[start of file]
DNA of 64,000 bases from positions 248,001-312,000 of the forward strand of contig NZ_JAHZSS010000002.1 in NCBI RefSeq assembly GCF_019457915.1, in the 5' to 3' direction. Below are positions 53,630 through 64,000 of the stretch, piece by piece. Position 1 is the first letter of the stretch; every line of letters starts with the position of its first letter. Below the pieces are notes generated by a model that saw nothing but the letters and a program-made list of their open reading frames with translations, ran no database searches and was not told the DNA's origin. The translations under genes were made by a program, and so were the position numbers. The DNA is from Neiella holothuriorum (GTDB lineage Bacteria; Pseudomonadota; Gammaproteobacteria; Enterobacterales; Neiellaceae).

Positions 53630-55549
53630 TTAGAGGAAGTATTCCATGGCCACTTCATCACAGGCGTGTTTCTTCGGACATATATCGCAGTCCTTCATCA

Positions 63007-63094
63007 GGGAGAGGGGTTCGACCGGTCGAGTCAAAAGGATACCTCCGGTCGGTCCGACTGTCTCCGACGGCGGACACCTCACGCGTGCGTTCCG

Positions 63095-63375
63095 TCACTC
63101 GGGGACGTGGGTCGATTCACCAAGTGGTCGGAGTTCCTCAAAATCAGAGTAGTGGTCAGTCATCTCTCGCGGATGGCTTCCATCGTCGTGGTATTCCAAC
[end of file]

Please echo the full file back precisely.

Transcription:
DNA of 64,000 bases from positions 248,001-312,000 of the forward strand of contig NZ_JAHZSS010000002.1 in NCBI RefSeq assembly GCF_019457915.1, in the 5' to 3' direction. Below are positions 53,630 through 64,000 of the stretch, piece by piece. Position 1 is the first letter of the stretch; every line of letters starts with the position of its first letter. Below the pieces are notes generated by a model that saw nothing but the letters and a program-made list of their open reading frames with translations, ran no database searches and was not told the DNA's origin. The translations under genes were made by a program, and so were the position numbers. The DNA is from Neiella holothuriorum (GTDB lineage Bacteria; Pseudomonadota; Gammaproteobacteria; Enterobacterales; Neiellaceae).

Positions 53630-55549
53630 TTAGAGGAAGTATTCCATGGCCACTTCATCACAGGCGTGTTTCTTCGGACATATATCGCAGTCCTTCATCA

Positions 63007-63094
63007 GGGAGAGGGGTTCGACCGGTCGAGTCAAAAGGATACCTCCGGTCGGTCCGACTGTCTCCGACGGCGGACACCTCACGCGTGCGTTCCG

Positions 63095-63375
63095 TCACTC
63101 GGGGACGTGGGTCGATTCACCAAGTGGTCGGAGTTCCTCAAAATCAGAGTAGTGGTCAGTCATCTCTCGCGGATGGCTTCCATCGTCGTGGTATTCCAAC